In January 2016, New York became the first state in the nation to implement regulations designed to specifically protect transgender people's rights, but transgender people may still face suspicion, contempt or bigotry in the workplace. Federal civil rights legislation prohibits workplace discrimination based on gender, religion or ethnic background, but these protections are not yet enjoyed by transgender workers in most states.
In a 2011 survey by the National Center for Transgender Equality and the National Gay and Lesbian Task Force, 90 percent of transgender workers said that they had suffered some sort of discrimination or harassment while on the job. While public awareness campaigns may be the best way to change societal views over time, strictly enforcing regulations could provide transgender workers with at least short-term relief.
The struggles of transgender individuals do not cease at the end of the working day. Data reveals that transgender people are more likely to be unemployed or living in poverty, and almost daily ridicule or abuse has made many transgender individuals reluctant to step forward and make complaints. Transgender people who are also undocumented immigrants may also decide not to come forward with complaints for fear of being deported.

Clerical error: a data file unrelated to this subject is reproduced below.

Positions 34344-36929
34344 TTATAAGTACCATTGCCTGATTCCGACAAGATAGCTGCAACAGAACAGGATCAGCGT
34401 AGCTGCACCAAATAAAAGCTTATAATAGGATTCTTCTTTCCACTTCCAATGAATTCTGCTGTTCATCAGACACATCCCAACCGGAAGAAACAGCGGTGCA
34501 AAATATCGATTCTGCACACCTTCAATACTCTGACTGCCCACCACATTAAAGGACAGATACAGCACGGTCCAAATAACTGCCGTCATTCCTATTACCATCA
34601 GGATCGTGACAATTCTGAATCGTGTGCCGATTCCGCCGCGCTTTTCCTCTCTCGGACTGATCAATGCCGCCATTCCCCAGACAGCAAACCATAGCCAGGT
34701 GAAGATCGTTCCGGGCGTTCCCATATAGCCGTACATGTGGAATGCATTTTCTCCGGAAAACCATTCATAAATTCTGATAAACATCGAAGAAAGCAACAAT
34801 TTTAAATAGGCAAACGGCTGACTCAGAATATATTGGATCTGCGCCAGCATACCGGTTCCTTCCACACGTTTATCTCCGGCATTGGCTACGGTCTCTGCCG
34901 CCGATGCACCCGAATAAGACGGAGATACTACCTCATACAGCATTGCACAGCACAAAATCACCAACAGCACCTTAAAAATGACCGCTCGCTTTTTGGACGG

In addition to not wanting to draw attention to themselves, transgender workers may also be hesitant to file grievances after suffering employment discrimination or harassment because they fear losing their jobs. Employment law attorneys may be able to put these fears to rest by explaining the penalties that employers could face for retaliating against workers who take action to assert their civil rights.